The first lawsuit has been filed against MGM by a victim of the Route 91 Harvest Festival shooting on Oct. 1, accusing multiple parties to be at fault, ABC Action News reports.
Paige Gasper, a 21-year-old college student from Wheatland, California, submitted a complaint in Clark County District Court against MGM Resorts and its hotel Mandalay Bay, Live Nation Entertainment, gunman Stephen Paddock’s estate and a bump stock manufacturer.
She alleges that MGM Resorts failed to properly watch visitors coming and going from the hotel during the festival, and that they didn’t respond quickly enough after a security guard was shot minutes before the mass shooting began.
She also notes that Mandalay Bay staff and security didn’t notice the slew of weapons Paddock carried and stored in his hotel suite and didn’t act when he broke his hotel window.
Gasper was in the crowd at the Route 91 Harvest Festival when Paddock opened fire from the 32nd floor of Mandalay Bay. She was struck in the chest by gunfire; the bullet shattered her ribs and lacerated her liver.
She alleges that, while incapacitated, she was trampled by concertgoers before someone put her in the back of a truck and drove her to a hospital.
"At all relevant times, Defendants MGM, and/or Mandalay Corp ... knew or should have known that it was reasonably foreseeable that a breach of their duties to keep their premises reasonably safe in the aforementioned manner might result in catastrophic injury perpetrated by a gun-toting guest with an extreme intention to harm others," the complaint reads, Business Insider reports.
The lawsuit outlines that Gasper is seeking an excess of $15,000 in damages, and it likely won’t be the last filed against the hospitality joint.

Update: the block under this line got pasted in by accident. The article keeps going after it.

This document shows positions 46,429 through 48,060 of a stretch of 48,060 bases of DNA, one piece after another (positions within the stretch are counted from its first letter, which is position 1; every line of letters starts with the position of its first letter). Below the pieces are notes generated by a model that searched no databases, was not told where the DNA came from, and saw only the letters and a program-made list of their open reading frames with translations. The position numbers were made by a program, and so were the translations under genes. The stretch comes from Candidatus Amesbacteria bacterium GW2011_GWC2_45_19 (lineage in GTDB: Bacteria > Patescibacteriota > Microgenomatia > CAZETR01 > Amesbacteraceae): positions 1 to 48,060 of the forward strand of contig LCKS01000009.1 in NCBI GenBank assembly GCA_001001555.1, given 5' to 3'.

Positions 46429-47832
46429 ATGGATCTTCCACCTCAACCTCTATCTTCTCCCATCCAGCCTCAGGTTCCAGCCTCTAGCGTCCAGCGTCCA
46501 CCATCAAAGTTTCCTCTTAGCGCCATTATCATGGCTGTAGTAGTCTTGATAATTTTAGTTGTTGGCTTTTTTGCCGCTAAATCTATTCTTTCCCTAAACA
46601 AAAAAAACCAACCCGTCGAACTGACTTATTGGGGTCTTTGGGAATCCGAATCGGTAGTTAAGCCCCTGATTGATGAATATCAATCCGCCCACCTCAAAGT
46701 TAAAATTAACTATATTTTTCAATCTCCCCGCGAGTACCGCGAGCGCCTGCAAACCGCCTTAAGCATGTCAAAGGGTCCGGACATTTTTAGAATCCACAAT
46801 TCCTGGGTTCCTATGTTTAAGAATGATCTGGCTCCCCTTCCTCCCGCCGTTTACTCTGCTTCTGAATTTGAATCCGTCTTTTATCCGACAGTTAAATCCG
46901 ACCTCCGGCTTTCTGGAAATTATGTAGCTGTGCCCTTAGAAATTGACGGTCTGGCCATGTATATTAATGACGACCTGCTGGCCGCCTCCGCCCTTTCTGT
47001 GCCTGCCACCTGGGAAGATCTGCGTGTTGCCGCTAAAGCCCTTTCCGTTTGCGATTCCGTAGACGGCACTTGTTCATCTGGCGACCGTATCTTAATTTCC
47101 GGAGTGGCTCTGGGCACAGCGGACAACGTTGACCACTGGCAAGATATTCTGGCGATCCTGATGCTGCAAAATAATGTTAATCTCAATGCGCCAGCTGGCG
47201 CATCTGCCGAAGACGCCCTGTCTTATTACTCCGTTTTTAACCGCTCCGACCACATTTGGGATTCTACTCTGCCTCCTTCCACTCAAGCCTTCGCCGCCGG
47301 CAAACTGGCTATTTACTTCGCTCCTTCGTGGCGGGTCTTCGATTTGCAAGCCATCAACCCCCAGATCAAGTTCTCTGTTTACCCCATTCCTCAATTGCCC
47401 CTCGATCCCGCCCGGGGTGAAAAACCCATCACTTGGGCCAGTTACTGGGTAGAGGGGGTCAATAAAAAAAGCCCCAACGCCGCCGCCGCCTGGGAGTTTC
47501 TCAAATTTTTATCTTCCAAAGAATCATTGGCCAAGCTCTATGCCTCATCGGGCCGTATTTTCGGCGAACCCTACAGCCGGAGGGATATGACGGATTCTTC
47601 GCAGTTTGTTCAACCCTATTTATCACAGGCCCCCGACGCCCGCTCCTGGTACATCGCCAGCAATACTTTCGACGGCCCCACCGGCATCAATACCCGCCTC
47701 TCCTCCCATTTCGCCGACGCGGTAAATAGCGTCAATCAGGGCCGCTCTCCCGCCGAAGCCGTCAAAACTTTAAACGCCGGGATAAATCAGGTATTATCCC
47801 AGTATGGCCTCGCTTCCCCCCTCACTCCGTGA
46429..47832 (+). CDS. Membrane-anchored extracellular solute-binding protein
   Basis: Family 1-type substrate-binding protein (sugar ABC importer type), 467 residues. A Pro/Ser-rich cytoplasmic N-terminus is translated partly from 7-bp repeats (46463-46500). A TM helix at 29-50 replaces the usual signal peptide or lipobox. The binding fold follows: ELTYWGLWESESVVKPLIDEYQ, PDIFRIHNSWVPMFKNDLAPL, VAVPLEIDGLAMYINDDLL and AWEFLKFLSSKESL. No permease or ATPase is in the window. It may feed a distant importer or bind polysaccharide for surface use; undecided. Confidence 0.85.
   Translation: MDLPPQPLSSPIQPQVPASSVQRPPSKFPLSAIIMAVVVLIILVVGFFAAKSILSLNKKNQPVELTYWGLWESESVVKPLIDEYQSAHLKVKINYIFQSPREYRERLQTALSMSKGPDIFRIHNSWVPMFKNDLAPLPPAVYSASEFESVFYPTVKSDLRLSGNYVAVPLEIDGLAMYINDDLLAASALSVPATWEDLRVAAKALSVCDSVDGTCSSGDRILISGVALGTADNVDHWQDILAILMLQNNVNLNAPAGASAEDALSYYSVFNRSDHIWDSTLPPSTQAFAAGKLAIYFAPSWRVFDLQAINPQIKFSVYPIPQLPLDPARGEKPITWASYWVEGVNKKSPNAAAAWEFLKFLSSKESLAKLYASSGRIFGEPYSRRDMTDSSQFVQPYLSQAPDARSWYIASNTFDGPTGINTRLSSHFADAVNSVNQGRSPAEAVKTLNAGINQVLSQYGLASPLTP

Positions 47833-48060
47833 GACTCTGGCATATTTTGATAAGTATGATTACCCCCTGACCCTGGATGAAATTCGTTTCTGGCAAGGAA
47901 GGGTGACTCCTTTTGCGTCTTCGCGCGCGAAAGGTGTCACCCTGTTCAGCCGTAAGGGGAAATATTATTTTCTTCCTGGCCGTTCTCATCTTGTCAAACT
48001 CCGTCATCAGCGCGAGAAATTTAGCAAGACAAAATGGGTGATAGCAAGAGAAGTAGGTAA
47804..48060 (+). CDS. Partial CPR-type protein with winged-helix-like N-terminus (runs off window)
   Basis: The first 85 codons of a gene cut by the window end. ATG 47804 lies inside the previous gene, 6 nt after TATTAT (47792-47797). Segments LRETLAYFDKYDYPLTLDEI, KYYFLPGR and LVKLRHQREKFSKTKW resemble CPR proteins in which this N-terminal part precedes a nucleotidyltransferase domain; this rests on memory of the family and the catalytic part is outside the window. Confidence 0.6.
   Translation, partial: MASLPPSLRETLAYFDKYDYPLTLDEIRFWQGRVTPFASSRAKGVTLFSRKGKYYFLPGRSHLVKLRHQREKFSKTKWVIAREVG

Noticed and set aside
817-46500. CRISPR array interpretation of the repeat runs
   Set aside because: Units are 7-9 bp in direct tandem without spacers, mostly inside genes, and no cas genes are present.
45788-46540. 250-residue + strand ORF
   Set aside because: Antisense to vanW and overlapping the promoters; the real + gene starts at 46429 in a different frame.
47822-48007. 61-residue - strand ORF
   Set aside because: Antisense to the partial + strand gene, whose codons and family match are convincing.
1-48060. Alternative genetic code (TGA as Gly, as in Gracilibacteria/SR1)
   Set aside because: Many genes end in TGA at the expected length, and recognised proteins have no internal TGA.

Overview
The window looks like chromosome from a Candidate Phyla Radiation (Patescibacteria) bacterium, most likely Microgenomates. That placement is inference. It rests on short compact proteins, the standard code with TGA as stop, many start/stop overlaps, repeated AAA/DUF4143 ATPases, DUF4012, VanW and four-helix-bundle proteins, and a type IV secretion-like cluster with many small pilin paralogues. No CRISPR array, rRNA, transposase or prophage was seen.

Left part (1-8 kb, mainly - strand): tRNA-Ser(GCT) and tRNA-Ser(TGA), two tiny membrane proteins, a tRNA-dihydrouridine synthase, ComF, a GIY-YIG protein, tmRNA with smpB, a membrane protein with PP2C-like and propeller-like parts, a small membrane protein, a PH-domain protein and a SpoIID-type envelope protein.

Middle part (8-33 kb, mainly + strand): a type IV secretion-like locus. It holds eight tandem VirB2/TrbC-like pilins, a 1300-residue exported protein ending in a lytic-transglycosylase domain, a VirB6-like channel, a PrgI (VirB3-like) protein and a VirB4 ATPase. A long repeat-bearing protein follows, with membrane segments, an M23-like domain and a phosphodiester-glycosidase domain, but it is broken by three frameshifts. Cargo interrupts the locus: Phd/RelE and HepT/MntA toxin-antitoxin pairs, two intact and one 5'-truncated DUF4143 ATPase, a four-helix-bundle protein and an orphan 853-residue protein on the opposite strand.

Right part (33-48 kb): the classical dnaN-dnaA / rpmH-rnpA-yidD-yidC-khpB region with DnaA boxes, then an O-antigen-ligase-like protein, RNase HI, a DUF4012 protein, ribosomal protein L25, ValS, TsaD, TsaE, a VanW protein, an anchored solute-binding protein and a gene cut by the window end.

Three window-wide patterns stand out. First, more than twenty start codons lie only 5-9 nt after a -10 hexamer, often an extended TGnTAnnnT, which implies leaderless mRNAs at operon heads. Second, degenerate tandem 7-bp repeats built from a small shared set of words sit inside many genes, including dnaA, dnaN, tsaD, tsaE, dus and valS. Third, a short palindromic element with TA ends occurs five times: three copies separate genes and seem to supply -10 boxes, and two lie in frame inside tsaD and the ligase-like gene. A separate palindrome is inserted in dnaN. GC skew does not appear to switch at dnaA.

As for her claims against MGM and Mandalay Bay, the lawsuit’s merit would depend on authorities’ findings as they piece together an accurate timeline of events on the night of the attack.
Clark County Sheriff Joe Lombardo revealed Monday that police believe Paddock shot hotel guard Jesus Campos six minutes before the major shooting began. Last week, they believed he was shot after the mass gunfire was unloaded on the crowd below.
MGM’s concern with this updated timeline isn’t that the security guard was shot earlier than first reported, but “that the agent of the hotel who should have been carrying with him a recording device — a device which would have allowed the head of security or somebody in security to listen in — was shot at 200 times by an automatic weapon,” Fox News’ senior judicial analyst Judge Andrew Napolitano said, the outlet reports.
If Mandalay Bay knew about the gunman and his weapons six minutes before firing down on a crowd of 22,000, this information could be used by lawyers as evidence of negligence.
“That [knowledge of Paddock and his weapons] should have triggered an enormous response,” Napolitano says lawyers could argue.